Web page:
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Unsure what undergraduate research to pursue

  1. Apr 14, 2015 #1
    I'm a sophomore electrical engineering student. I've decided to apply to the honors college at my school. Part of the program includes writing a senior thesis and doing undergraduate research. One of the essay questions on the application asks me to describe a topic that I might be interested in researching,and why I would want to research said topic.

    I don't have a problem with this. In fact, the research opportunity is one of the major reasons I'm applying to the program. The problem is that, before now, I have never really given research much thought. I don't really get deep into my major classes until next semester, so I can't really draw from that. There are loads of fields that I find intriguing, but the one that stands out to me is quantum computing.

    My concern is that as an undergraduate, I won't have necessary skills to contribute anything worthwhile to the field. It seems as though it will require mathematics and knowledge of quantum physics far beyond what I'll learn as an undergraduate. Am I correct in this? If so, should I write about something a little simpler? Am I completely over thinking this? I understand that they're not forcing me to choose a research subject at this very moment, but I don't want to come off as an idiot by picking something that's way over my head.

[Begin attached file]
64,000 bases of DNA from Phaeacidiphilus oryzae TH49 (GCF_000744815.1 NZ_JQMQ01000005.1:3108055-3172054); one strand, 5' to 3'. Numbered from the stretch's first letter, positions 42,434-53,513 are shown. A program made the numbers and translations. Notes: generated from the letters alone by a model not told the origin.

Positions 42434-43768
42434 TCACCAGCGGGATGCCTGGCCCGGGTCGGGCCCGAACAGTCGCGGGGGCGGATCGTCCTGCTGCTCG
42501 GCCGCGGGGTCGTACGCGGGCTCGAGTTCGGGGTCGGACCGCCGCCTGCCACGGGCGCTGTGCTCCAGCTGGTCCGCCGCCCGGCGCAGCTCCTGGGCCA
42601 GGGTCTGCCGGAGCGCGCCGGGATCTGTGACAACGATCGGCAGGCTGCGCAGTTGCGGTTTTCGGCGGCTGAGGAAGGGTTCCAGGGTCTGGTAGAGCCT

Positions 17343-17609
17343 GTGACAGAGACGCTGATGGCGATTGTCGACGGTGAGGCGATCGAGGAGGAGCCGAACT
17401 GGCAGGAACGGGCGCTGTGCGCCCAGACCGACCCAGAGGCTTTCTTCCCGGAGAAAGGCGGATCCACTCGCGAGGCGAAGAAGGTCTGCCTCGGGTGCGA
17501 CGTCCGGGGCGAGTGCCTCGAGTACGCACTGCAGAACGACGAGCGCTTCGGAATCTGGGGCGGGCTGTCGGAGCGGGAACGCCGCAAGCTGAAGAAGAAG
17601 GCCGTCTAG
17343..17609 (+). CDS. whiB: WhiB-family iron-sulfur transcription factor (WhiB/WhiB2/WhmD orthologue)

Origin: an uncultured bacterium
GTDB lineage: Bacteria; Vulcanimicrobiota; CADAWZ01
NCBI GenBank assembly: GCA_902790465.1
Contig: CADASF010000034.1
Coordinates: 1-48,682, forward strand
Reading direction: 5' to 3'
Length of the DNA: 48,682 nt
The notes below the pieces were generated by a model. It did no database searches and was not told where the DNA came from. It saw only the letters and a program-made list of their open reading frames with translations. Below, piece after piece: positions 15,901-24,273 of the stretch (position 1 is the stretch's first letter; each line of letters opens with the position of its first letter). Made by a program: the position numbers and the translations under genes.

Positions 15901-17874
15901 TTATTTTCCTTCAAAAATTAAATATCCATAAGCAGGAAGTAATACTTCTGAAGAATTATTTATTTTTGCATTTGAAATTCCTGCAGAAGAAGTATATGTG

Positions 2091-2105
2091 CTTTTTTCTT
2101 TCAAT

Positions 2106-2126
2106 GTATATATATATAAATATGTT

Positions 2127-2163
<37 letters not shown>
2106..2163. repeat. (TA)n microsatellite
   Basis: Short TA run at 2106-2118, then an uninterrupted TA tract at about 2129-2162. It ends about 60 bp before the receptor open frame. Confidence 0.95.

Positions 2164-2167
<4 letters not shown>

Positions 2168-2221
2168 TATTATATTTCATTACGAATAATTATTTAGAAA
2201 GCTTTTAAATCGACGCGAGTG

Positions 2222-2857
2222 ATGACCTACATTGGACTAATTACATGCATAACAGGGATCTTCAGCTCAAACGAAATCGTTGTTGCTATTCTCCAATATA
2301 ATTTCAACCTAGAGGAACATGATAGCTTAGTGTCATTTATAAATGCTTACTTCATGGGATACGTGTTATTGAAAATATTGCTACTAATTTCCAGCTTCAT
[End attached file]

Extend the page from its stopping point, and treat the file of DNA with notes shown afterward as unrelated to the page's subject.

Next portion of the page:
Any advice would be appreciated.
    Thanks.
     
  2. jcsd
  3. Apr 14, 2015 #2
    Experimental groups usually have grunt work that all but the lowliest of undergrads can handle. If you try to work with a theorist you'll probably be out of luck unless you have taken advanced coursework, but it depends.
     
  4. Apr 14, 2015 #3

    jtbell

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    Staff: Mentor

    The main point of undergraduate research is in learning about the research process and a bit about the field, not in making a major contribution to the field. Professors who supervise undergraduate research are generally very much aware of this, and don't expect you to bring much to the project except a willingness to learn and maybe a bit of some practical skill such as programming, electrical work, pipefitting, etc.

    When I was an undergrad, one of the things I did was to help my professor install extra electrical outlets in the lab space that he had recently taken over.
     
  5. Apr 16, 2015 #4
    Thanks for the replies. It sounds like they'd be more concerned about me demonstrating a desire to do research and show an interest in something, rather than focusing on what I can contribute to a particular topic. I guess I'll write the essay on Quantum Computing and hope for the best.
     
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